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tv   American History TV  CSPAN  May 2, 2015 7:47pm-8:01pm EDT

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american history tv, we will be live from oak ridge cemetery in springfield, illinois, for a reenactment of president lincoln's funeral, 150 years later. we will begin at 2:30 eastern as a procession every and actors at the ceremony. and we will have live coverage from 4:00 to 5:00 p.m. eastern for the funeral, including the eulogy, speeches, musical performances, and 36 cannon salute from the 1865 service. president lincoln's funeral, 150 years later, sunday at 2:30 p.m. eastern on c-span3. >> all weekend american history tv is featuring topeka, kansas. in 1951, the naacp filed a case on behalf of parents with children enrolled in topeka's public schools for african-americans. this led to the landmark u.s. supreme court decision in brown versus board of education, which
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ruled that segregated public schools were unconstitutional. hosted by our cox comedic haitian's cable partners, c-span city tour staff recently visited many sites showcasing the city's history. learn more about topeka all weekend, here on american history tv. >> in 1854, all eyes were on kansas. congress had passed a law creating a kansas-nebraska territory, opening up areas of the united states that had been set aside as non-slavery, that it was possible for slavery to grow and develop in kansas. as a consequence, that set in motion a tremendous competition between those folks who wanted to expand slavery and those folks who wanted to put it on a course of ultimate distinction. -- extinction. and as a result everybody was
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, concerned about kansas. if you were for slavery, you wanted to make sure that kansas would become like missouri, a slave state. if you were opposed to slavery you want to make sure that no new opportunities were opened up. this movement into the territory that was created by congress in 1854 becomes the headline for the next decade. it becomes all out war. first, the missourians move into kansas to set up institutions through the process of voting and creating a kansas territory legislature that would create laws that would favor and support slavery. once that happens, it becomes a competition and people who want
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to make sure that kansas does not become a slave state start pouring in as well. and so we are sitting in a house here in topeka that was built by one of those people who came to kansas in 1855, the first part of 1855, with the intent that he was going to stop the spread of slavery. this was john ritchie, who brought brought his family from indiana in march of 1855, three months after the town of topeka was established. and he becomes a very active -- and activist in the free state cause. beginning by the fall of 1855, these rival forces are each creating their own towns. here in shawnee county, for instance, to come say -- tecumse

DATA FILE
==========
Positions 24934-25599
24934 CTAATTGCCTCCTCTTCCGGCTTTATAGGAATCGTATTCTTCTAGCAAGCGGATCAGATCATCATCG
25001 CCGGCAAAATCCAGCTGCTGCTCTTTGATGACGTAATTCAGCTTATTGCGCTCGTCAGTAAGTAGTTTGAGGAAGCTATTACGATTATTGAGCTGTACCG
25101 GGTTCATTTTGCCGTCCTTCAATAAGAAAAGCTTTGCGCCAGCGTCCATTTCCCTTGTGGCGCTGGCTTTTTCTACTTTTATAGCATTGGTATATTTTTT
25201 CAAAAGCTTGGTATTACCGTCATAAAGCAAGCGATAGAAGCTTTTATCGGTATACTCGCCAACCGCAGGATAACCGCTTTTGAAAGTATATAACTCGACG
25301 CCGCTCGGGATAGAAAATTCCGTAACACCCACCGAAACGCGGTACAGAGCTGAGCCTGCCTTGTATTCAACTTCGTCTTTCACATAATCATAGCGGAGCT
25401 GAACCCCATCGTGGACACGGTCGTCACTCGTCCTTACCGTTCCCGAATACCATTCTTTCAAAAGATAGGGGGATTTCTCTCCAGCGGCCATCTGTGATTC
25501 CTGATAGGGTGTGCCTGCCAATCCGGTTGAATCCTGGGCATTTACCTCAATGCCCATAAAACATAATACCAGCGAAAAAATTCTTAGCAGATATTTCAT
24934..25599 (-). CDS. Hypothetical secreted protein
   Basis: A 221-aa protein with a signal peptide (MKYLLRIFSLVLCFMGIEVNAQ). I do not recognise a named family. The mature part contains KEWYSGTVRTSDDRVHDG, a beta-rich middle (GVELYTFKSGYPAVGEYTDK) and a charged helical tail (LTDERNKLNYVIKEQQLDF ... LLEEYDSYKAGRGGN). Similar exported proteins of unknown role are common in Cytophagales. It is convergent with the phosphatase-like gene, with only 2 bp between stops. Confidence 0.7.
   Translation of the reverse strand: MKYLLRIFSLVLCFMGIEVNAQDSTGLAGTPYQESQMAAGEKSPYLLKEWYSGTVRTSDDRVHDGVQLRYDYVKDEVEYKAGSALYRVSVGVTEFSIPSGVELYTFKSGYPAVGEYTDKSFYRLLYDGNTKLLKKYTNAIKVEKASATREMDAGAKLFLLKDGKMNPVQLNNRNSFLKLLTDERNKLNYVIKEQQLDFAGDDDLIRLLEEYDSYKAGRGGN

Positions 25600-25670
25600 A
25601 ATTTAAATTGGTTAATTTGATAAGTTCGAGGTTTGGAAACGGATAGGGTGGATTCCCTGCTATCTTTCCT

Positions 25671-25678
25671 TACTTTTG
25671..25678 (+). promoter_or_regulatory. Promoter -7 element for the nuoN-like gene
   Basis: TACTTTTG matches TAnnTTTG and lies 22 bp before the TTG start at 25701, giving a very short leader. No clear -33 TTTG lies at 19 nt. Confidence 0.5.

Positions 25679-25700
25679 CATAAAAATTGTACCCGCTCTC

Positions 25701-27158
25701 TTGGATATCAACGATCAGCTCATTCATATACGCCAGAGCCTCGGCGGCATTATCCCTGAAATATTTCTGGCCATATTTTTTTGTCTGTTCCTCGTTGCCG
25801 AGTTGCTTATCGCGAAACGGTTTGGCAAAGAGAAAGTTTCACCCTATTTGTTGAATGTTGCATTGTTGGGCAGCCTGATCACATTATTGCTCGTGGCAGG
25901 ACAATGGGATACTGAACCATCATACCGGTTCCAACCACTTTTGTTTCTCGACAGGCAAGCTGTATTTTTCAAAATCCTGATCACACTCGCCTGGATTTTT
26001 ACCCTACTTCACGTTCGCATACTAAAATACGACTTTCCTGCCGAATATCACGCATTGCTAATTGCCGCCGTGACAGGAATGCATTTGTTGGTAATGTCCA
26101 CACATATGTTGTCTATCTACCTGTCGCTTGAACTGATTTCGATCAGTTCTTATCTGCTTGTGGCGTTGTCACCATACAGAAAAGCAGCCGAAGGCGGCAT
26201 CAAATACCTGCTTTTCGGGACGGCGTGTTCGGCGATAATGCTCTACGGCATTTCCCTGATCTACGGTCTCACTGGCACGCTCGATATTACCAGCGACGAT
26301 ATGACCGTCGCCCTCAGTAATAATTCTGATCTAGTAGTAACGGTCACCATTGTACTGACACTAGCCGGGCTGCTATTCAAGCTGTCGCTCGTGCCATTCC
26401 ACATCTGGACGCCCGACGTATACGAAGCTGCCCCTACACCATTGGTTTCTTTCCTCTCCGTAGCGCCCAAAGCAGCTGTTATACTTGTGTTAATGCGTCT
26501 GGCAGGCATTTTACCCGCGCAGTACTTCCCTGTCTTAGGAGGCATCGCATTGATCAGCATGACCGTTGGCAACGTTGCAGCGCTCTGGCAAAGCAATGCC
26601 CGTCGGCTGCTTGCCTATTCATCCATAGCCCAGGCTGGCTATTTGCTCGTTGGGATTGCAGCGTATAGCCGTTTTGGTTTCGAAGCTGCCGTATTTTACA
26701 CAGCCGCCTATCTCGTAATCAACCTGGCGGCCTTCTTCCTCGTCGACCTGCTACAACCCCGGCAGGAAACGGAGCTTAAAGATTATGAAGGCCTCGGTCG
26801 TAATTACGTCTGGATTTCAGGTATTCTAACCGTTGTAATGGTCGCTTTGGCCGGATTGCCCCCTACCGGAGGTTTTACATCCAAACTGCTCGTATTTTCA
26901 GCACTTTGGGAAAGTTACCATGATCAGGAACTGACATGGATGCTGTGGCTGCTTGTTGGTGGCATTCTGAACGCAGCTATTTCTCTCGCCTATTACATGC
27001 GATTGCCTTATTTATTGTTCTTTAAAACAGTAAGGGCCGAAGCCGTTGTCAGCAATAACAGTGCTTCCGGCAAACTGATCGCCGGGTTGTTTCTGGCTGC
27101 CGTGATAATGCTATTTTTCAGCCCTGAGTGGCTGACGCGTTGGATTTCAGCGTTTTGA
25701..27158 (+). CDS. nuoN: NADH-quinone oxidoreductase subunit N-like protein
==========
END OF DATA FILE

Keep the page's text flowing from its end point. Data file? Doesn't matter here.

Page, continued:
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h is a community established by folks for slavery. it's five miles east of to -- topeka. it was a scene of proslavery folks. cyrus holliday and his people found topeka in 1854. they come with the notion that they will have a free state town. that is just five miles a part. -- apart. all of and down the river, you have these communities, one is a free state community and another is a proslavery community. they hope each one to run the other one out the other side , out. one of the things that missouri they bring all sorts of militias from missouri -- one of the
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things that missouri does, they bring all sorts of militias from missouri into kansas and identify lawrence as a community settled by anti-slavery people. they are going to drive the people out of lawrence. so an army literally comes into existence from all these units coming in from missouri. and the so-called wakarusa war in december of 1855 is the result. what is interesting about that effort to eradicate lawrence and to drive all of the anti-slavery people out of the territory, through this -- this conflict right outside of lawrence in december of 1855, is that the antislavery people likewise mobilized. for instance, a militia here in topeka goes to lawrence to defend lawrence.
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and so people -- and john brown and his family come up from ocelot amine -- come up to help defend lawrence. you have all of these people in the kansas territories coming together at lawrence. the proslavery people sort of reinforce one another, and the anti-slavery people reinforce one another. that new network is created as a result of various antislavery people coming together in lawrence. john ritchie, for instance meets , john brown. so they become associates in this whole resistance to the efforts of the missourians to control the territory and promote and expand slavery. this house -- we do not know exactly when it was built. this house, we think, was built